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California: Timeframes for QME Panel Requests

November 14, 2022 (3 min read)

A WCAB panel recently issued a noteworthy decision on the timeframes for QME panel requests. Read our headnote below.


Copyright 2023 by Matthew Bender & Company, Inc.

Laura Rodriguez, Applicant v. Continuing Life, LLC, Safety National Casualty Company, administered by Corvel Corporation, Defendants

W.C.A.B. No. ADJ14754391—WCJ Lawrence Keller (SFO); WCAB Panel: Chair Zalewski, Commissioners Sweeney, Razo

Workers’ Compensation Appeals Board (Board Panel Decision)

Opinion Filed October 28, 2022

Publication Status:  CAUTION: This decision has not been designated as a “significant panel decision” by the Workers’ Compensation Appeals Board. Practitioners should proceed with caution when citing to this panel decision and should also verify the subsequent history of the decision, as these decisions are subject to appeal. WCAB panel decisions are citeable authority, particularly on issues of contemporaneous administrative construction of statutory language [see Griffith v. WCAB (1989) 209 Cal. App. 3d 1260, 1264, fn. 2, 54 Cal. Comp. Cases 145]. However, WCAB panel decisions are not binding precedent, as are en banc decisions, on all other Appeals Board panels and workers’ compensation judges [see Gee v. Workers’ Comp. Appeals Bd. (2002) 96 Cal. App. 4th 1418, 1425 fn. 6, 67 Cal. Comp. Cases 236]. While WCAB panel decisions are not binding, the WCAB will consider these decisions to the extent that it finds their reasoning persuasive [see Guitron v. Santa Fe Extruders (2011) 76 Cal. Comp. Cases 228, fn. 7 (Appeals Board En Banc Opinion)].  LexisNexis editorial consultants have deemed this panel decision noteworthy because it does one or more of the following: (1) Establishes a new rule of law, applies an existing rule to a set of facts significantly different from those stated in other decisions, or modifies, or criticizes with reasons given, an existing rule; (2) Resolves or creates an apparent conflict in the law; (3) Involves a legal issue of continuing public interest; (4) Makes a significant contribution to legal literature by reviewing either the development of workers’ compensation law or the legislative, regulatory, or judicial history of a constitution, statute, regulation, or other written law; and/or (5) Makes a contribution to the body of law available to attorneys, claims personnel, judges, the Board, and others seeking to understand the workers’ compensation law of California.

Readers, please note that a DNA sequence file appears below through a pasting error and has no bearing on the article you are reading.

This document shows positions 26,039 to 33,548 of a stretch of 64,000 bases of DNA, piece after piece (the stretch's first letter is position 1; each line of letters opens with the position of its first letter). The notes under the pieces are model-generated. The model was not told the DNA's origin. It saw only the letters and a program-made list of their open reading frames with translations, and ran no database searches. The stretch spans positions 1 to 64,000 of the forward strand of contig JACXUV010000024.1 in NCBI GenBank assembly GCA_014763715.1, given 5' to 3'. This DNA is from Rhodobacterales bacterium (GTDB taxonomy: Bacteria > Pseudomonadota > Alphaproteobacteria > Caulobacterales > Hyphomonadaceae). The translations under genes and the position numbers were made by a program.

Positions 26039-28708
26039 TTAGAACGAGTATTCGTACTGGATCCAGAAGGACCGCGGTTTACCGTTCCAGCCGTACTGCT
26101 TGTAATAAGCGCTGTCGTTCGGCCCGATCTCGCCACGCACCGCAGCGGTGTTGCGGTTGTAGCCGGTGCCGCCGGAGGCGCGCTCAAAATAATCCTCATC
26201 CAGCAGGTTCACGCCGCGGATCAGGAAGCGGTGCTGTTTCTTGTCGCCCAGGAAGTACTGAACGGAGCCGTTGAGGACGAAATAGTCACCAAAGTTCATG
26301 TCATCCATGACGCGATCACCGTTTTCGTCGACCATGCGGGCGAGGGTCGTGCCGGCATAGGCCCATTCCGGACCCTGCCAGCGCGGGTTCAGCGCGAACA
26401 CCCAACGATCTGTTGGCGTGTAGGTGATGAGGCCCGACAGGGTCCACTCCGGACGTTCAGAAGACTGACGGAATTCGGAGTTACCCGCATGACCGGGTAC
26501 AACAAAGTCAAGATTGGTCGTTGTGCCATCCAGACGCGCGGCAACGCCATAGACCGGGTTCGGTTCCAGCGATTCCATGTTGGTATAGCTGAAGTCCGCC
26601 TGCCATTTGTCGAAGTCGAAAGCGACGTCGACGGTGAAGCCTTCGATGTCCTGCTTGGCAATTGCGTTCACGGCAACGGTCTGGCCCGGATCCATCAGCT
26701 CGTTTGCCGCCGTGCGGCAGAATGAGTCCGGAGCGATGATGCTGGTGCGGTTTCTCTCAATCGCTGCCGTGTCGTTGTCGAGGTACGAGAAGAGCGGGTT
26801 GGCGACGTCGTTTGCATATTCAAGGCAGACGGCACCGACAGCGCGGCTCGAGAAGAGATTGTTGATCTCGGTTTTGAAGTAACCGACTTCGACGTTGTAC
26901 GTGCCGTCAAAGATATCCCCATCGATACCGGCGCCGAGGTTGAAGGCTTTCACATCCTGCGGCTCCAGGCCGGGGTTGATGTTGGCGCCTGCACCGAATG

Disposition:  Defendant’s Petition for Removal/Reconsideration of the December 24, 2021 Findings of Fact and Order is denied.

Medical-Legal Procedure—Qualified Medical Evaluator Panel Requests—WCAB, denying reconsideration based on removal standard, affirmed WCJ’s finding that applicant made timely strike from qualified medical evaluator (QME) panel 14 days after assignment of panel through online process, when WCAB reasoned that 8 Cal. Code Reg. § 10605 is controlling authority governing service if it differs from Code of Civil Procedure § 1013, and broadly provides for additional time to exercise “any right” when document is served “by any method other than personal service,” that since online issuance of QME panel to requesting party is akin to “electronic service” and is not “personal service,” mailbox extension in 8 Cal. Code Reg. § 10605 is applicable, thereby entitling requesting party 10 days per Labor Code § 4062.2(c), plus additional five days to make strike, and that to extent WCAB in Crawford v. Northgate Landscape Management, 2019 Cal. Wrk. Comp. P.D. LEXIS 4 (Appeals Board noteworthy panel decision) reached different conclusion (i.e., that party who requested QME panel through online system was not entitled to additional time for mailing), WCAB’s decision was based on improper analysis of applicable mailbox extension because WCAB relied on Code of Civil Procedure § 1013 instead of 8 Cal. Code Reg. § 10605. [See generally Hanna, Cal. Law of Emp. Inj. and Workers’ Comp. 2d §§ 22.06[1][a], 22.11[1]; Rassp & Herlick, California Workers’ Compensation Law, Ch. 15, § 15.03[2], Ch. 16, § 16.53[1].]